Measuring the Energy Savings from Home Improvement Investments: Evidence from Monthly Billing Data
An important factor driving energy policy over the past two decades has been the Energy Paradox,' the perception that consumers apply unreasonably high hurdle rates to energy saving investments. We explore one possible explanation for this apparent puzzle: that realized returns fall short of the returns promised by engineers and product manufacturers. Using a unique data set, we find that the realized return to attic insulation is statistically significant, but the median estimate (12.3 percent) is close to a discount rate for this investment implied by a CAPM analysis. We conclude that the case for the Energy Paradox is weaker than has previously been believed.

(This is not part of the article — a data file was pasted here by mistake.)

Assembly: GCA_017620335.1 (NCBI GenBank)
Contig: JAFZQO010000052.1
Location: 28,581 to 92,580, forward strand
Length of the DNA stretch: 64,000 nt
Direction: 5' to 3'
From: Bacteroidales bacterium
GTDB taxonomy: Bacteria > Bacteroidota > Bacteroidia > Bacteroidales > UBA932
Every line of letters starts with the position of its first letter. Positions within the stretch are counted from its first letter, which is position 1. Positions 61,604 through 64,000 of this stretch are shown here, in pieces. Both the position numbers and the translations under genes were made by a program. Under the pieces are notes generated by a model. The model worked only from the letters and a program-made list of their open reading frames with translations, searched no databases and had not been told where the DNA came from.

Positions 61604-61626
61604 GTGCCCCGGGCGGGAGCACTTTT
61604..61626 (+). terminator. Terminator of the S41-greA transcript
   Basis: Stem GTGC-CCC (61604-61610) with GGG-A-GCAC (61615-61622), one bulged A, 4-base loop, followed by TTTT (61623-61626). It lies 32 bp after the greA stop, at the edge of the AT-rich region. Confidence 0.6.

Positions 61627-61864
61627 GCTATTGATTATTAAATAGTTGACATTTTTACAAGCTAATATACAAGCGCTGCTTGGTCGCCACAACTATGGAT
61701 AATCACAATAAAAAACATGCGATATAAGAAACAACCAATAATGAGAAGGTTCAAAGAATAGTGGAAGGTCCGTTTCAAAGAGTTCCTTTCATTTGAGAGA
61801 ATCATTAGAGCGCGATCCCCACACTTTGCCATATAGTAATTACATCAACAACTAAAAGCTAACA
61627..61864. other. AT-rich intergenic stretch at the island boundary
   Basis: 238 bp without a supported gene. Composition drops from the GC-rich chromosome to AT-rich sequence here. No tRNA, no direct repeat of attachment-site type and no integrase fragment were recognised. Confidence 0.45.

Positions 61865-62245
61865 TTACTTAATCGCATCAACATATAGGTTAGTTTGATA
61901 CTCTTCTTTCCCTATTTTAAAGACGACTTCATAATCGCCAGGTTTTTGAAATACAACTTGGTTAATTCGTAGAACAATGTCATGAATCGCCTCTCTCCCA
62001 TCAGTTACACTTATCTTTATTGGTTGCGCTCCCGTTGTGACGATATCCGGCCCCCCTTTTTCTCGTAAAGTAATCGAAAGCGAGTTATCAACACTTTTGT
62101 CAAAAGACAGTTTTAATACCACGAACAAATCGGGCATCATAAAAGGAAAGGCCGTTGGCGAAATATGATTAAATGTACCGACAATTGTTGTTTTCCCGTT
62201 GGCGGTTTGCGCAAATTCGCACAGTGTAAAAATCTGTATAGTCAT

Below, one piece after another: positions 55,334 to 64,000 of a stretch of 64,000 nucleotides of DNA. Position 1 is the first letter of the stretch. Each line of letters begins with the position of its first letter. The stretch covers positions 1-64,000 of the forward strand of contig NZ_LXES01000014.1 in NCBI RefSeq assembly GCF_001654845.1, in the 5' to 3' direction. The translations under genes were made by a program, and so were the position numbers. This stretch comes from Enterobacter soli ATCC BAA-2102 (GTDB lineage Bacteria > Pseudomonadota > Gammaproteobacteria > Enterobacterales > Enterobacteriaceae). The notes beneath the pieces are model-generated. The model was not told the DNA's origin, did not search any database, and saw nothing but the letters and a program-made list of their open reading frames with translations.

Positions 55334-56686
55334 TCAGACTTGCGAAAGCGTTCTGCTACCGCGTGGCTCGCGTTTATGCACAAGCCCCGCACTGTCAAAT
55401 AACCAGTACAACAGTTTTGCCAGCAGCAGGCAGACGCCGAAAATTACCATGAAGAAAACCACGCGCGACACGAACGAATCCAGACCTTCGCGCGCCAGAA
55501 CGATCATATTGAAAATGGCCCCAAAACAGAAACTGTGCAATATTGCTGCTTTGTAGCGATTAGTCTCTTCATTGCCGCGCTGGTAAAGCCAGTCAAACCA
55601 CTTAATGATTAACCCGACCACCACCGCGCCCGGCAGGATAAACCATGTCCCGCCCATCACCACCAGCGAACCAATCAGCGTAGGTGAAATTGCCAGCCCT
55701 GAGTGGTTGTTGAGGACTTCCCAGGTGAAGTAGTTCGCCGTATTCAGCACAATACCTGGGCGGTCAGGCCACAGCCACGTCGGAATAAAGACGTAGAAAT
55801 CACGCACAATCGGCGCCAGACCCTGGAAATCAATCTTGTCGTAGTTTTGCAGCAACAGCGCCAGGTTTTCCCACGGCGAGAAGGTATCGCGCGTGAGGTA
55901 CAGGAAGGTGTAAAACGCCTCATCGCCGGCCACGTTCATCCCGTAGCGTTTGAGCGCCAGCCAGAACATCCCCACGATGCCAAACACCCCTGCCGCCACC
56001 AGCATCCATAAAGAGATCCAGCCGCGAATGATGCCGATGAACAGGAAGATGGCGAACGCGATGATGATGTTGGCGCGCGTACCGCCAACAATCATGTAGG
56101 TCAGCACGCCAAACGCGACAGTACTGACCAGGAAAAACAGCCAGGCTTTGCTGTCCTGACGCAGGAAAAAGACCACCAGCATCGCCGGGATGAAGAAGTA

|Date of creation:||Jun 1997|
|Date of revision:|
|Publication status:||published as Review of Economics and Statistics, Vol. 81, no. 3 (1999): 516-528.|
|Contact details of provider:|| Postal: National Bureau of Economic Research, 1050 Massachusetts Avenue Cambridge, MA 02138, U.S.A.|
Web page: http://www.nber.org
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